This fight will look similar to the Winner-Pearson fight. Winner will work to close the distance, but his clinch game will get nullified by Siver's tough defense. Siver will land the cleaner shots in the open and edge out all three rounds for the unanimous decision.
Key Victories :
Sobotta (Kerim Abzailow)
Sadollah (Phil Baroni, Brad Blackburn, C.B. Dollaway)
Wondering who Kerim Abzailow is? Yea, me too. Peter Sobotta hasn't won a fight in over two years, and Mr. Abzailow was the last guy he defeated.
It looks like the hype train is continuing its push of Amir Sadollah. We'll see if the train continues to chug along, or if it crashes embarrassingly on Saturday night.
Fighting out of Balingen, Germany, Sobotta is a kickboxer and submission wrestler. He teaches and trains at Planet Eater MMA.
In the UFC, Sobotta's record stands at 0-2, with both losses coming to James Wilks and Paul Taylor. A military commitment could be one of the primary reasons Sobotta has struggled on the big stage.
In over two years, he has only fought three times.
Sadollah fights out of Las Vegas, Nevada. He trains at Throwdown Training Center and Xtreme Couture. The linked camps include guys like Randy Couture, Forrest Griffin, Gray Maynard and Evan Dunham. Sadollah is a black belt in sambo and a purple belt in BJJ, but he relies heavily on his improving Muay Thai.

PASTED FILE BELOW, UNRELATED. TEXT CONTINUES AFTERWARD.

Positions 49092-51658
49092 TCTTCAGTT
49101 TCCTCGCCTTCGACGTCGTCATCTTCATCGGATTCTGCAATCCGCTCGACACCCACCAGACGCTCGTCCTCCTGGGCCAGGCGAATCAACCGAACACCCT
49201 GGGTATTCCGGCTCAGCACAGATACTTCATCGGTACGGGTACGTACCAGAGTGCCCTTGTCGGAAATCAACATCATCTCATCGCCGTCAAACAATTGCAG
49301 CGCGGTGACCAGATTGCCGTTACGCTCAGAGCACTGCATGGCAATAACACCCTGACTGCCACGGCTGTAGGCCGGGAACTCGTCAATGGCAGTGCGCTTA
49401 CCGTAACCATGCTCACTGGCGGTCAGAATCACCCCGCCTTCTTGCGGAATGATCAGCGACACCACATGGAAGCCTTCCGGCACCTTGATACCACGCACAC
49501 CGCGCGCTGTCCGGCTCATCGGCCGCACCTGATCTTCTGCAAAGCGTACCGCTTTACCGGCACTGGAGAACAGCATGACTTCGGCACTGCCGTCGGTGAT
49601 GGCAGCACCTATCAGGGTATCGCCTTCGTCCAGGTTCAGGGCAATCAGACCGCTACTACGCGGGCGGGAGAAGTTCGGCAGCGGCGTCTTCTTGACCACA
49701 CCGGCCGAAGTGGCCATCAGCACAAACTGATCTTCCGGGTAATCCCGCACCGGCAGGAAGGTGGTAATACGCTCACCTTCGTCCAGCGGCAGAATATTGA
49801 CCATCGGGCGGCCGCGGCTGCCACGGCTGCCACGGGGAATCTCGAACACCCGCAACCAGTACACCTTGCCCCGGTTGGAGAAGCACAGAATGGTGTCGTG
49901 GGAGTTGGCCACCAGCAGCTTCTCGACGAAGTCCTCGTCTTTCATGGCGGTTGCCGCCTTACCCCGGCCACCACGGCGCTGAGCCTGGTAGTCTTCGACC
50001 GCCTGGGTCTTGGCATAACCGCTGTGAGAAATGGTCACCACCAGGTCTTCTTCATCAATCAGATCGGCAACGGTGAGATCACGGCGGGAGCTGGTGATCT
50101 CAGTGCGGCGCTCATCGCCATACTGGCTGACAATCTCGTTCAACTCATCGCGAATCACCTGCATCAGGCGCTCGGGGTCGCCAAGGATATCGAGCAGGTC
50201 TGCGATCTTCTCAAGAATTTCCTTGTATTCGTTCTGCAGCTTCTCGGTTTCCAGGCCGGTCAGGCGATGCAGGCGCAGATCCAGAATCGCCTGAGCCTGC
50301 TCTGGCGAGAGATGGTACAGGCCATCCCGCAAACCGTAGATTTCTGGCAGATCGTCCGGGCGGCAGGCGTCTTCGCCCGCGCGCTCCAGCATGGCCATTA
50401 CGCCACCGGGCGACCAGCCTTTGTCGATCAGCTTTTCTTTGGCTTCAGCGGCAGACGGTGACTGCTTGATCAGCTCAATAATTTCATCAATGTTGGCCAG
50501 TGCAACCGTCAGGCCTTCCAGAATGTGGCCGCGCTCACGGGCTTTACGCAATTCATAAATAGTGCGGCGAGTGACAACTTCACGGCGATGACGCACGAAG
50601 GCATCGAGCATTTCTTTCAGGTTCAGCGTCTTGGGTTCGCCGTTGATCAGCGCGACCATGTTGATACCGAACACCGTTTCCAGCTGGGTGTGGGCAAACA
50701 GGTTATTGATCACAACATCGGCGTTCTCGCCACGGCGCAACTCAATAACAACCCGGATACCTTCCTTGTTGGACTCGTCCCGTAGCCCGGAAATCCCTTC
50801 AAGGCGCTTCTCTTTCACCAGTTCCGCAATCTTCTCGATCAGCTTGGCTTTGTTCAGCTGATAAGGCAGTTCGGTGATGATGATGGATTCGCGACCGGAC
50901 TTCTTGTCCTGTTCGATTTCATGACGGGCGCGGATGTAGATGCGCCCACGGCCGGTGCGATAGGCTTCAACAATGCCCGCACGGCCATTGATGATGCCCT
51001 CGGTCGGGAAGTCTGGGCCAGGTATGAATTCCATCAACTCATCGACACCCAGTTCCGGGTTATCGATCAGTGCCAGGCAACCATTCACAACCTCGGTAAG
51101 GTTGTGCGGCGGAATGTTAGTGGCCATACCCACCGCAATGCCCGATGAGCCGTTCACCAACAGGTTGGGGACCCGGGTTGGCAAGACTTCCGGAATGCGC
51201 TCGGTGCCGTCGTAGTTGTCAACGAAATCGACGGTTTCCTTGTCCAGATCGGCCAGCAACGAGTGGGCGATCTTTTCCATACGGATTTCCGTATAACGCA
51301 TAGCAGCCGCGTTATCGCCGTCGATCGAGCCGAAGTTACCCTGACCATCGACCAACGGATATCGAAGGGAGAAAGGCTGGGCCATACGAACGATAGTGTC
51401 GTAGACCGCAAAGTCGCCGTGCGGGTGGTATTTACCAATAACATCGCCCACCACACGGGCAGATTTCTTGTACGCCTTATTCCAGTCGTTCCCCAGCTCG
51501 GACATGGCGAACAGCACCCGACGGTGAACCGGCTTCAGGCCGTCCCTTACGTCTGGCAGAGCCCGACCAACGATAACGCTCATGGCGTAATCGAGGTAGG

In June 2008, Sadollah defeated C.B. Dollaway to become the Season 7 winner of The Ultimate Fighter. Since the show, he has compiled a 3-2 record in the UFC. At UFC 114, he lost a lopsided decision to Dong Hyun Kim.
Keys to Victory
The last thing Sobotta needs is for this bout to turn into a stand-up war. He doesn't have the striking acumen or cardio to slug it out with Sadollah for three full rounds. The ground will be his best option, but he'll have to be persistent in his efforts to get the fight there.
Sadollah is a guts and glory fighter. He will continue to push the fight no matter what you throw at him.
Sobotta has to get takedowns and grind out the feisty Xtreme Couture student. This isn't the most exciting of game plans, but it's the most likely scenario for victory. Sadollah isn't an easy guy to finish. Top control will be key. As long as Sobotta stifles Sadollah's scrambles, he won't have to wear himself out chasing for takedowns.
Sadollah has to show better takedown defense if he ever wishes to climb the Welterweight hierarchy. It would be quite surprising if the takedown clinic put on him by Kim didn't ignite some sense of urgency. While Sobotta isn't as skilled as Kim, he will present some of the same technical hurdles.
Sadollah needs to avoid the takedowns and out-point Sobotta on the feet. He'll have to be careful throwing kicks. A sluggish kick could mean an easy take-down for Sobotta. If taken down, Sadollah needs to be more active in searching for openings to scramble. He doesn't want to become fixated on securing hopeless submissions if he's behind in the scorecards.
This is far from a give-me fight. Sobotta poses some serious stylistic problems for Sadollah. Still, Sadollah should definitely be the favorite in this fight. Sobotta will work hard for take-downs and control the fight early, but he'll begin to tire as rounds go by and the action heats up. A late surge from Sadollah will stop Sobotta cold in the third round by TKO.